Maddie Wiener is one of the few young female comics in the North Carolina comedy scene.
Staff writer Sabrina Zirkle spoke with Wiener about her comedic career, inspirations and what it's like being a young woman surrounded by divorced dads.
The Daily Tar Heel: How did you get into stand-up comedy?
Maddie Wiener: When I was 16, in my sophomore year of high school, I went to an open mic night. I met someone who was one of my best friends now, and they were really supportive and told me about other open mics in the area. It was really fun, and I kinda just kept doing it after that.
DTH: Has anything about your comedy changed since graduating from high school?
MW: Definitely. I’m coming up on three years doing it, and I’ve noticed I’ve gotten better. In the grand scheme of things, I’m a little infant comedy-wise. Some of my material was about being in high school, and then I found things that were more universally relatable. It’s not so much about being out of high school, but the amount of time I’ve been doing stand-up. Jokes that I used to think I’d keep forever, I’m now like, “Are you kidding me? It’s garbage!” And I’m sure jokes now, in a year, I’ll feel the same way.
DTH: Who are your comedic inspirations? What is your genre of comedy?
MW: Louis C.K. is amazing. I really like Eddie Murphy, Maria Bamford, Dave Attell, Bill Burr [and] Patrice O’Neal. There are so many. As far as genre of comedy goes, I guess a little bit on the darker side. But my goal is to do something everyone can enjoy and appreciate.
DTH: Why do you think your comedy has been successful so far?
MW: Hopefully because it’s funny! There’s not a lot of younger comics on the scene. There’s not a lot women, or girls around my age doing it. I guess I’ve built a niche around it. But I don’t want to use that as a crutch. I’d like to just be funny, period. We should be doing more for women, but I feel it’s important to have that pressure to compete with everyone regardless of age. There’s only a few women in the Triangle writing from that perspective.
DTH: What are the challenges of being a young woman in the comedy genre?
MW: It’s been really amazing. I’ve heard horror stories. Everyone in the scene has been really, really supportive and welcoming. I’m an 18-year-old girl, and lot of my best friends are divorced dads. It’s weird, but they’ve been the coolest people. I really haven’t had anyone be creepy or predatory toward me. My parents have been cool with me going out to bars after school to a show that starts at 8 in Greensboro, Raleigh, Winston-Salem [and] Charlotte and getting back at 2 a.m., then going to school the next day. If my parents weren’t cool with it, it would have been really hard. It’s weird not seeing a lot of people like you. A lot of comics, period, are guys. It’s weird wanting to emulate (them). I find myself acting more masculine because it’s in an inherent part of it.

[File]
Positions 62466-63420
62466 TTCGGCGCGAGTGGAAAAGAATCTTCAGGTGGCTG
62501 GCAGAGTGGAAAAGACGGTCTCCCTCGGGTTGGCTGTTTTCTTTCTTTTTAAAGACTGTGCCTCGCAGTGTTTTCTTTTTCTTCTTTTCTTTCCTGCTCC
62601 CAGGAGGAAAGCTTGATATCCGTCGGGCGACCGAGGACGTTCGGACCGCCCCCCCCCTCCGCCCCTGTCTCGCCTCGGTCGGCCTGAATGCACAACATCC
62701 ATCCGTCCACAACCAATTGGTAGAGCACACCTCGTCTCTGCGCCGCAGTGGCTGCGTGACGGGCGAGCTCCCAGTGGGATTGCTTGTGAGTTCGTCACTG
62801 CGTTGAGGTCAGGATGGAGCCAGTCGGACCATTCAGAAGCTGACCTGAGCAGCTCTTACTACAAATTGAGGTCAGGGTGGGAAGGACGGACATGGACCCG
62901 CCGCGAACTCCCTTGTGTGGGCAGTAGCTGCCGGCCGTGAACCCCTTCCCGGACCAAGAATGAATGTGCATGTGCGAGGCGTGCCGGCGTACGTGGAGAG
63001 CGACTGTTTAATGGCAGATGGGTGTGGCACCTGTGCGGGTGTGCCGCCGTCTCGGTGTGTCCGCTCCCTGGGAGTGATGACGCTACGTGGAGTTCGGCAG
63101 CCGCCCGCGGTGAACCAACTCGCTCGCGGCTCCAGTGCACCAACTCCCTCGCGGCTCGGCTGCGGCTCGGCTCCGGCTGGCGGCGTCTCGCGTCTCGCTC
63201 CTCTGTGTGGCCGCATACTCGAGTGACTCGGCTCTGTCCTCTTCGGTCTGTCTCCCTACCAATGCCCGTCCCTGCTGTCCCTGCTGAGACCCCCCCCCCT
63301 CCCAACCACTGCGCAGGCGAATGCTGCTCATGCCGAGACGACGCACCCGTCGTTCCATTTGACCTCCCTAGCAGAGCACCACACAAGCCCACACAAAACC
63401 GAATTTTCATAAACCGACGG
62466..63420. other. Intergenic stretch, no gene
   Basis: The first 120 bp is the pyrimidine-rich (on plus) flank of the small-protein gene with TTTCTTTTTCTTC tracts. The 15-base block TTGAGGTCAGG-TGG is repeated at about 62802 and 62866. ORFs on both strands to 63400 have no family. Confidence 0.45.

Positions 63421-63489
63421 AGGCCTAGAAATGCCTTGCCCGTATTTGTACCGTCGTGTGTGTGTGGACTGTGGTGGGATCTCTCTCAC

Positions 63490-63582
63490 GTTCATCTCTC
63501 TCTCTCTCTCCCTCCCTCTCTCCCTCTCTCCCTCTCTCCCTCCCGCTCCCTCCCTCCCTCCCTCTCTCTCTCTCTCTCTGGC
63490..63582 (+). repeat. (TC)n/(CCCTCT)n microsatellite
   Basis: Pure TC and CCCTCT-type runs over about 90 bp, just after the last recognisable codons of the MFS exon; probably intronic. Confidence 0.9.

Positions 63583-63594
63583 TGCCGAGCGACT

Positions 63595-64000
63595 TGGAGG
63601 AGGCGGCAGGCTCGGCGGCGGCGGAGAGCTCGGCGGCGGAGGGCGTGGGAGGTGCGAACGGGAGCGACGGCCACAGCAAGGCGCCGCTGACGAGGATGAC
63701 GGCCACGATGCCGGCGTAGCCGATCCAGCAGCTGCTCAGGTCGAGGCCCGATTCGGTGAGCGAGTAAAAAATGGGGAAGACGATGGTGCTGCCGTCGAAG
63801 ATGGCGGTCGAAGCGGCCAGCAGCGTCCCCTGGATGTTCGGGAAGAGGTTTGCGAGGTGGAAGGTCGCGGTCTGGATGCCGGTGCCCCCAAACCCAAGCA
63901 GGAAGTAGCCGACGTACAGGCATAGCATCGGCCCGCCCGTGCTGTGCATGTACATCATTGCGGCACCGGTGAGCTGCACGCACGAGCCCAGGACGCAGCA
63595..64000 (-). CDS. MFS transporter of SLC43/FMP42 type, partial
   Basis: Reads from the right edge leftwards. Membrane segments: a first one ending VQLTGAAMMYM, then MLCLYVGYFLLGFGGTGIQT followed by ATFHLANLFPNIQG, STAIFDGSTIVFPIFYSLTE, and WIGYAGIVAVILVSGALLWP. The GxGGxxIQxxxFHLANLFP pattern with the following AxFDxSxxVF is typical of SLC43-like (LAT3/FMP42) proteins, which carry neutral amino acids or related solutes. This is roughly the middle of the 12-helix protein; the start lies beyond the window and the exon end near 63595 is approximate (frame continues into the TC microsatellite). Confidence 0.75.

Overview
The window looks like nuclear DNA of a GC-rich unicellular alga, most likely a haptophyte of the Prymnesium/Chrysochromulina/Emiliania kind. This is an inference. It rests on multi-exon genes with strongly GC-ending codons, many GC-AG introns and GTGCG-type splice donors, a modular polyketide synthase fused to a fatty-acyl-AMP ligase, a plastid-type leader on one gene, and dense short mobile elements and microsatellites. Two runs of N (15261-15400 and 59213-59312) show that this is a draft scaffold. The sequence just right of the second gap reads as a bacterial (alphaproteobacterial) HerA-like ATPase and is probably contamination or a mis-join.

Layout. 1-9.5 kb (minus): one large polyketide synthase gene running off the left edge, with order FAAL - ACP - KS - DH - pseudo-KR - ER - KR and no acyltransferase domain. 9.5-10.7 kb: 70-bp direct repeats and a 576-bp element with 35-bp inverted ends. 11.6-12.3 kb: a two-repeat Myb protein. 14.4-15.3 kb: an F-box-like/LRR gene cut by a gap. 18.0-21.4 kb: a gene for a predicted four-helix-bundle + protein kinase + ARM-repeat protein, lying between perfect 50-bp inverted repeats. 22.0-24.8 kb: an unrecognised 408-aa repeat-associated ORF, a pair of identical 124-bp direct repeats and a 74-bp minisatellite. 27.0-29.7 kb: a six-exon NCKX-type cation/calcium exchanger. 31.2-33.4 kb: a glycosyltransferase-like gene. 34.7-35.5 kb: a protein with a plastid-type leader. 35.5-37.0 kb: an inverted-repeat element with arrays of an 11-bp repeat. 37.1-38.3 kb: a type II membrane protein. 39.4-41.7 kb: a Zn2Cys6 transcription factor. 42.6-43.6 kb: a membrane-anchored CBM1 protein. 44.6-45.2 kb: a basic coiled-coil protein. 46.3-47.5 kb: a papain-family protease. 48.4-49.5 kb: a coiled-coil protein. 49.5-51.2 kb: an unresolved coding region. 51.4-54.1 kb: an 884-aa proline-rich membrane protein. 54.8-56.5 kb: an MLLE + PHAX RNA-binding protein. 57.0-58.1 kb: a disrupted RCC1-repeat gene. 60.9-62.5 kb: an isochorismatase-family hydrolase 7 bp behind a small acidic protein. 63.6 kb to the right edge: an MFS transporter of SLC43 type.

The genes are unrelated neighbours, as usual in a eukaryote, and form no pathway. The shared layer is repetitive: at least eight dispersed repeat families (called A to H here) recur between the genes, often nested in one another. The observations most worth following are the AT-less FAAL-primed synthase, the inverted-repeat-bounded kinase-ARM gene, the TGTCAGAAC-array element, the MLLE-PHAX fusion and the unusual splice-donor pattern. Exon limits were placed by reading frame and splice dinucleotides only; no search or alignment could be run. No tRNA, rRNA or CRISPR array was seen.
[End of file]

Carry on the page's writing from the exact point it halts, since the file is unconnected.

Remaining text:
DTH: What is the Chapel Hill comedy scene like? Have you noticed any changes since the closing of DSI/are you looking forward to the opening of the PIT (Peoples Improv Theater) theater?
MW: Well the DSI, where I did my first open mic, I haven’t been that involved with them recently. It’s obviously really upsetting hearing about it. And I don’t want to sound insensitive to other women comics, because it’s definitely an issue in comedy and in the world in general. From my perspective, DSI was more improv-focused. The Chapel Hill scene — I look at it more as in the whole state. I drive out six nights a week, so a lot of people you see performing at Chapel Hill travel from all over the state to be here. I run a show with my friend Rob Davis and Kenyon Adamcik at the Local 506 every month. Our headliners come as far as Charlotte or Wilmington. We also do a mic at Northside, Chapel Hill, so a lot of the comics you see there are driving from all over the state. There’s a surprisingly strong scene in North Carolina. It’s not like Atlanta or Chicago, but there’s a lot of really talented people here.
DTH: Where would you like to see yourself go with this?
MW: I actually just applied to Columbia College Chicago. I’d like to go to college in Chicago then go to New York. If I could just make a living doing this, I would be so, so super super happy.
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